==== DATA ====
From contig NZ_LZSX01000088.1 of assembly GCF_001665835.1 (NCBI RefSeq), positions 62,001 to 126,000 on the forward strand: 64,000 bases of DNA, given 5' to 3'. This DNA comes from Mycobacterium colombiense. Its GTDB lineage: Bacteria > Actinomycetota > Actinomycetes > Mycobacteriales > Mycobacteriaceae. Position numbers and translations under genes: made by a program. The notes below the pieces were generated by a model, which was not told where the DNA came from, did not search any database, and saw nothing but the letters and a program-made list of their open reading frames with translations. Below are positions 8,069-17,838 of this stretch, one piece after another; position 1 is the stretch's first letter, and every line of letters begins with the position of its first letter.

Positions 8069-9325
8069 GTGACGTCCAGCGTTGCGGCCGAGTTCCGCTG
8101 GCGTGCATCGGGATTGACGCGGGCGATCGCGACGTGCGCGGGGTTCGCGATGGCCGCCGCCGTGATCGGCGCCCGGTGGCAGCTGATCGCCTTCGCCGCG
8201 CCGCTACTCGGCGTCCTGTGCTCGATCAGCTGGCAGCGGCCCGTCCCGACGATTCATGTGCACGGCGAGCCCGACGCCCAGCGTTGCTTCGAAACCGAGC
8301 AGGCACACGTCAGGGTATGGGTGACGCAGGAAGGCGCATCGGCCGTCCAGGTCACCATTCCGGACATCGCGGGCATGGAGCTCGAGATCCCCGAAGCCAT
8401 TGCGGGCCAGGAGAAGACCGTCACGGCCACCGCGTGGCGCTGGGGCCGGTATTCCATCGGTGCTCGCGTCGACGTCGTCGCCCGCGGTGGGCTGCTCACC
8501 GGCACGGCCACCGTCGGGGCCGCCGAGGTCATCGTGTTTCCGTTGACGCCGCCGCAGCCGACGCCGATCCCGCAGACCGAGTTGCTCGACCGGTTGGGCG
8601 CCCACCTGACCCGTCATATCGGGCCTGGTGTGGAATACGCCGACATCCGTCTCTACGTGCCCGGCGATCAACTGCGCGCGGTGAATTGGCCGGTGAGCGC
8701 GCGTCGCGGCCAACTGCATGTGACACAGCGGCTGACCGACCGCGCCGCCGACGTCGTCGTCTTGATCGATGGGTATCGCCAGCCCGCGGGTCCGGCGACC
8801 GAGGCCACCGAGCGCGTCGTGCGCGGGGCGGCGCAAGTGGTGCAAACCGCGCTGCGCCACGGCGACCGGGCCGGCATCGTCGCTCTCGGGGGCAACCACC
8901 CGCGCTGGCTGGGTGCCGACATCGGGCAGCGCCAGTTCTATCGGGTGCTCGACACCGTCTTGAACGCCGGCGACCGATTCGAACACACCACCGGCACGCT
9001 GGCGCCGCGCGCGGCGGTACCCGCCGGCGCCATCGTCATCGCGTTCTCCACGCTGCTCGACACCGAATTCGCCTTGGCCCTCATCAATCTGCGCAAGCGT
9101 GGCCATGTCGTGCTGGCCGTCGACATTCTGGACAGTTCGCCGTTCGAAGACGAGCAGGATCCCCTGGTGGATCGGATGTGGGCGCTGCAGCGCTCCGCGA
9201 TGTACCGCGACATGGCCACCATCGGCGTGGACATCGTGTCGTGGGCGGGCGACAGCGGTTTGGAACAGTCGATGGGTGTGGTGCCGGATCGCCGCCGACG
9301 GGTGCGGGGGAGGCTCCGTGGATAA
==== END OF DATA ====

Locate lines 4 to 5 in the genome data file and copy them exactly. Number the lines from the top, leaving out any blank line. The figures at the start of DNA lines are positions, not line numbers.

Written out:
8101 GCGTGCATCGGGATTGACGCGGGCGATCGCGACGTGCGCGGGGTTCGCGATGGCCGCCGCCGTGATCGGCGCCCGGTGGCAGCTGATCGCCTTCGCCGCG
8201 CCGCTACTCGGCGTCCTGTGCTCGATCAGCTGGCAGCGGCCCGTCCCGACGATTCATGTGCACGGCGAGCCCGACGCCCAGCGTTGCTTCGAAACCGAGC